I Eigenstate of two observable operators

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Let's say you have two operators A and B such that when they act on an eigenstate they yield a measurement of an observable quantity (so they're Hermitian). A and B do not commute, so they can't be measured simultaneously. My question is this: You have a matrix representation of A and B and you find their eigenvalues and corresponding eigenstates (eigenvectors), let's say they each have a basis of 3 eigenstates. My understanding is that if their eigenstate basis is not identical, they are not simultaneously measurable quantities and thus do not commute. What if A and B, which don't commute share a 1 eigenstate in common out of their 3 states? Does that mean that the two observables are simultaneously measurable when acting on that eigenstate? What if you had a mixed state, not a singular state, would there then be a probability of the observables being simultaneously measurable and a probability that they won't be? This wouldn't make sense to me in terms of non-commuting operators, but I'm not sure.
 

hilbert2

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Sometimes non-commuting operators can have a common eigenstate "by accident", for example in the radial-symmetric s orbital states of a hydrogen atom all the components of orbital angular momentum are zero at the same time, while usually you can't measure the angular momentum components simultaneously.
 
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Sometimes non-commuting operators can have a common eigenstate "by accident", for example in the radial-symmetric s orbital states of a hydrogen atom all the components of orbital angular momentum are zero at the same time, while usually you can't measure the angular momentum components simultaneously.
So you would be able to measure the eigenvalues of the non-commuting operators simultaneously if they acted on the eigenstate they share?
 

hilbert2

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Yes, you can measure all the components of orbital angular momentum of a hydrogen atom ground state as many times as you want and you always get the result zero and the state of the atom doesn't change in any way (at least in an idealized situation).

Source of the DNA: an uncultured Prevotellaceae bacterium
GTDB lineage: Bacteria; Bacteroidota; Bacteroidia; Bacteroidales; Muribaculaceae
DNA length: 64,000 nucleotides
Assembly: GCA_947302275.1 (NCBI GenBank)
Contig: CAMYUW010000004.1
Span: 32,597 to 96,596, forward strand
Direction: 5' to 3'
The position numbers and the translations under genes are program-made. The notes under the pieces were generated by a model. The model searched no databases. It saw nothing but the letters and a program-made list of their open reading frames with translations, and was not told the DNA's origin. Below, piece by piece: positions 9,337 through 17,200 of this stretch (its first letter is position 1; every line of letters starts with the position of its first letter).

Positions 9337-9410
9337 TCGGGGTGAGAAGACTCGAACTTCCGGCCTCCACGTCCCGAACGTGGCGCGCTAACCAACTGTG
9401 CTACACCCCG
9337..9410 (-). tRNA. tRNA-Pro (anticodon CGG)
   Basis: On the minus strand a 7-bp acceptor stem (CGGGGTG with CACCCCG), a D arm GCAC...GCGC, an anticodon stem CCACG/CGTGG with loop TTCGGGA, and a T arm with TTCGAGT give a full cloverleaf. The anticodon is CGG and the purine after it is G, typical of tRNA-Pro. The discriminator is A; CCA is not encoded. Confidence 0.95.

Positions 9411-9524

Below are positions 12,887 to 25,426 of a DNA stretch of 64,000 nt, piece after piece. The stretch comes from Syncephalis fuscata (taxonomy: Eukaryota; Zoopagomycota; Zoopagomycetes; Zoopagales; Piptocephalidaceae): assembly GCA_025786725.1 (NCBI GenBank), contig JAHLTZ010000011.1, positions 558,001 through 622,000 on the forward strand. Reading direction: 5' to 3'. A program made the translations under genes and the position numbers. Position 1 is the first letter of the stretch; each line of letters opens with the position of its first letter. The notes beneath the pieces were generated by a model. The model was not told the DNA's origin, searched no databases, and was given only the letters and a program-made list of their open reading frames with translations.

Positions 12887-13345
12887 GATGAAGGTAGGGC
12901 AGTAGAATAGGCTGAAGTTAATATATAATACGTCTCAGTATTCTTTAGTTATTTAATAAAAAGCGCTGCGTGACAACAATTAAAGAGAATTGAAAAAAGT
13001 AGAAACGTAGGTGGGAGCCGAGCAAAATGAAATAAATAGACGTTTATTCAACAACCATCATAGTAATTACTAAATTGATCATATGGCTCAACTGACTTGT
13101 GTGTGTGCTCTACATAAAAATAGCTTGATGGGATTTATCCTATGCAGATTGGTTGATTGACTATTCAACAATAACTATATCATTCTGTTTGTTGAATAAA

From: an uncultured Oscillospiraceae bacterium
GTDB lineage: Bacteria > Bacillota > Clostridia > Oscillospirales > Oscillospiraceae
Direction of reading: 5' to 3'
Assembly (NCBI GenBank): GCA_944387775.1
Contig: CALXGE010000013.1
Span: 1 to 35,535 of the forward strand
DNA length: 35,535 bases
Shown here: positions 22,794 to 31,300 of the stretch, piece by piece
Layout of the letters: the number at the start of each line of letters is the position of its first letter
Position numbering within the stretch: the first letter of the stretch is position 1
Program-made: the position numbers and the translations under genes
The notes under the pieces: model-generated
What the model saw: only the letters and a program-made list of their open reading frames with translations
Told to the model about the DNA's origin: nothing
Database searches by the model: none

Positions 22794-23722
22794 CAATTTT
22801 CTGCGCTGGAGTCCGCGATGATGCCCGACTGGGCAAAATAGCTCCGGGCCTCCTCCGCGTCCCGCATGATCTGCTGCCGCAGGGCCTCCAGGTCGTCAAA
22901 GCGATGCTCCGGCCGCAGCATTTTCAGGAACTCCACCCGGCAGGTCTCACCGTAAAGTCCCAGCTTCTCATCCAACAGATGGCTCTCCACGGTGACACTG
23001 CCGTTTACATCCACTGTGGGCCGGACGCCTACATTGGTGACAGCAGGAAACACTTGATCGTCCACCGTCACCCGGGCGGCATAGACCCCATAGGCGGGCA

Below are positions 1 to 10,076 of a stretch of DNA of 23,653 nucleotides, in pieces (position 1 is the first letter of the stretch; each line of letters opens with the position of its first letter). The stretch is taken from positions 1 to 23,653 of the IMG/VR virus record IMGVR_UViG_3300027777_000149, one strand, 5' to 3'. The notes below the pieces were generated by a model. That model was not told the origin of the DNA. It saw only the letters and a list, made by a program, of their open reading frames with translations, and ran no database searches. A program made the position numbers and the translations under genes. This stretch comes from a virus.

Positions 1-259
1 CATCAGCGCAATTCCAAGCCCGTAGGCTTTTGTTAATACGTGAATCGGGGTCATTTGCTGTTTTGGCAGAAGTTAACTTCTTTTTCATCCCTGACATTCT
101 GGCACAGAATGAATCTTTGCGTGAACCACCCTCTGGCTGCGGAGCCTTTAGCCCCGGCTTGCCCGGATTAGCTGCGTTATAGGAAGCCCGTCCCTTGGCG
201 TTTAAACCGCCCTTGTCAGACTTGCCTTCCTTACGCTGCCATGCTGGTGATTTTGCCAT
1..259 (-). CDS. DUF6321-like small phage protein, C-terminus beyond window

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Yes, you can measure all the components of orbital angular momentum of a hydrogen atom ground state as many times as you want and you always get the result zero and the state of the atom doesn't change in any way (at least in an idealized situation).
Does it being 0 make it a special case, or it can be any eigenvalue?

Also, if you had a mixed state, would that mean the probability of simultaneous measurement would be the product of the probabilities of finding the corresponding eigenvalue for each operator? Like if A had a 50% chance of yielding the eigenvalue of the eigenstate it shares with B, and B had a 30% chance of yielding that eigenvalue, then there would be a chance of simultaneous measurement of 15%? In effect, non-commuting operators means that they are not ALWAYS simultaneously measurable, but they could be sometimes? How can that be true if the commutator is ALWAYS non-zero?
 

hilbert2

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You can also play with block diagonal matrices like
\begin{bmatrix}
1 & 0 \\[0.3em]
0 & A \\[0.3em]
\end{bmatrix}

and

\begin{bmatrix}
1 & 0 \\[0.3em]
0 & B \\[0.3em]
\end{bmatrix}

where A and B are non-commuting hermitian matrices, and you'll see that they have at least one common eigenstate where both eigenvalues are 1.
 

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